She had been kidnapped from her father's estate by the rebel-brigand Špaljo Montenegrin, who then took her to the Tara monastery with the idea of having her baptized so that he could marry her. As the Turkish police were close on his heels, he had to flee with her from monastery to monastery, from accomplice to accomplice; he would leave her in hiding for a few days and go away to do his raiding, and then, without warning, in the middle of the day or in the dead of the night, come back and drag her away again. Eventually, a superior Turkish force had routed him on the highway between Gorade and Sokolac, and retaken the girl. They brought her to Višegrad, where the town elders decided to send her back to her father at the first opportunity, and until then to put her up in a home where there were no children. And so she was allotted to the judge.
This tall girl was quite deranged by her terrible and disastrous experiences. She had lost her power of speech and now started dully and fixedly in front of her, incapable of recognizing or comprehending anything.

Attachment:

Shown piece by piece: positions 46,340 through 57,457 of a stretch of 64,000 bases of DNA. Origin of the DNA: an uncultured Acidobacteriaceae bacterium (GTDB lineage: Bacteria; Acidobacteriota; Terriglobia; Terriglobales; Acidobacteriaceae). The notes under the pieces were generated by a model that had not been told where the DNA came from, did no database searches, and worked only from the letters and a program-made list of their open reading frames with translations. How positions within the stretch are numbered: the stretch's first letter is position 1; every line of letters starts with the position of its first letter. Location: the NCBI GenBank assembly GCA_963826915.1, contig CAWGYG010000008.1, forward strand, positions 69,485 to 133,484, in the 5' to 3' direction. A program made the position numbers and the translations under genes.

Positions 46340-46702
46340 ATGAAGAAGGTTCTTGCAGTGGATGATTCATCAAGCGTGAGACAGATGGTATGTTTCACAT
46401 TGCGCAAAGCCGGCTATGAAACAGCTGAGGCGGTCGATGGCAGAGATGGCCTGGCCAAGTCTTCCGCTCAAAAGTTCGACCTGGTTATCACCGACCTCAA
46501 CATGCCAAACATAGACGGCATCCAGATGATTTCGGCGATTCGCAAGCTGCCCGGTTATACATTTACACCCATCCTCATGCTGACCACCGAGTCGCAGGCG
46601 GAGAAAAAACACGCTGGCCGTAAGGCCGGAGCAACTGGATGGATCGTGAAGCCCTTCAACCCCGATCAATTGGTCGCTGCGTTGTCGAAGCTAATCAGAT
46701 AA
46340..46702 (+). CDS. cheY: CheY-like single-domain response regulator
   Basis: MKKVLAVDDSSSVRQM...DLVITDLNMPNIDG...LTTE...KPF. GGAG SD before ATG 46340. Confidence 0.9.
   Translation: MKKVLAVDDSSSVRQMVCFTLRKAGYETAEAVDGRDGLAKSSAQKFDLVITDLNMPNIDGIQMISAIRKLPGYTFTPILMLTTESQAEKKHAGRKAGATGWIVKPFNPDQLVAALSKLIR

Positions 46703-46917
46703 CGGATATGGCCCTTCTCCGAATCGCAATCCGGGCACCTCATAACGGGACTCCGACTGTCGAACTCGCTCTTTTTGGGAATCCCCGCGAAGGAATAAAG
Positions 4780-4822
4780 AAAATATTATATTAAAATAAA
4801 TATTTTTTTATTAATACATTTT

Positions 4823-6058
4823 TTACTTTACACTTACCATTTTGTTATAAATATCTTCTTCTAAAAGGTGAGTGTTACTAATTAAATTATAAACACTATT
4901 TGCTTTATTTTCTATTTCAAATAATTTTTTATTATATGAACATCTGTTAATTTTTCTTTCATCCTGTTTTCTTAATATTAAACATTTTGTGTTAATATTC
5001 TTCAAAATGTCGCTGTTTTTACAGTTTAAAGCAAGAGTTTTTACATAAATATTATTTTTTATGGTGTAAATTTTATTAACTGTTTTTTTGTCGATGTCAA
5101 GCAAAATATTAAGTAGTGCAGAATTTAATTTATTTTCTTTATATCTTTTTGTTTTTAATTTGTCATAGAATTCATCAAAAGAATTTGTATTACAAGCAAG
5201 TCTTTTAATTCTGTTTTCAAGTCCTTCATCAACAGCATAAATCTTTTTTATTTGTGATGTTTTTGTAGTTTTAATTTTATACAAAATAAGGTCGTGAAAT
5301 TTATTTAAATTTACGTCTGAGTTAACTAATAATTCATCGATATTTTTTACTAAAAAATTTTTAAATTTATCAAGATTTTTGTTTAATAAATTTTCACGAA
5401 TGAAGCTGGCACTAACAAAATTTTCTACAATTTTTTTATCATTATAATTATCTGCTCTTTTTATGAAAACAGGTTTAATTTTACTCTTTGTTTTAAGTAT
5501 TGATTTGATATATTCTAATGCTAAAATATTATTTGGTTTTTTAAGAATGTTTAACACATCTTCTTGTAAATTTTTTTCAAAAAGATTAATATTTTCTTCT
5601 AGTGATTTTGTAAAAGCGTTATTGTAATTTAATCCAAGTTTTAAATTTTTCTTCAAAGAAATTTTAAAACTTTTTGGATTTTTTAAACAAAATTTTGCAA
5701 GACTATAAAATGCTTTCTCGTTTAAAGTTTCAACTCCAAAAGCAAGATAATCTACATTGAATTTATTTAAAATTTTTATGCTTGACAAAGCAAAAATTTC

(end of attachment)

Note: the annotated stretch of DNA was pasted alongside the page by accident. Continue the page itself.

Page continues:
The dreadful Špaljo, who had swooped down on her family's manor like lightning and killed everyone and dragged her away with him, had been all skin and gristle, cold and hard. Then there had been those peasants huts full of smoke and goat droppings. Then the icy monasteries that smelled of pork fat and incense, and gray-haired monks with sepulchral voices and beards yellowed by tobacco. And betweentimes, those head-long night flights when under the blackness of the mountains one's will and wits crumbled and tree branches whipped one's eyes. In that terror, hardness, and cold, she had lost all sense of herself. Since they had brought her to the judge's house, she had calmed down a little. She still did not open her mouth but did not weep either, and spent the whole day sitting in the small garden that was enclosed by high walls; it was damp there and full of fiercely tangled undergrowth. As soon as they led her indoors, she would back into a corner of a room and crouch there with her hands pressed between her knees. Days passed and the judge waited in vain till the Pasha sent for her as he had promised. Supplies had still not arrived. The army camped on.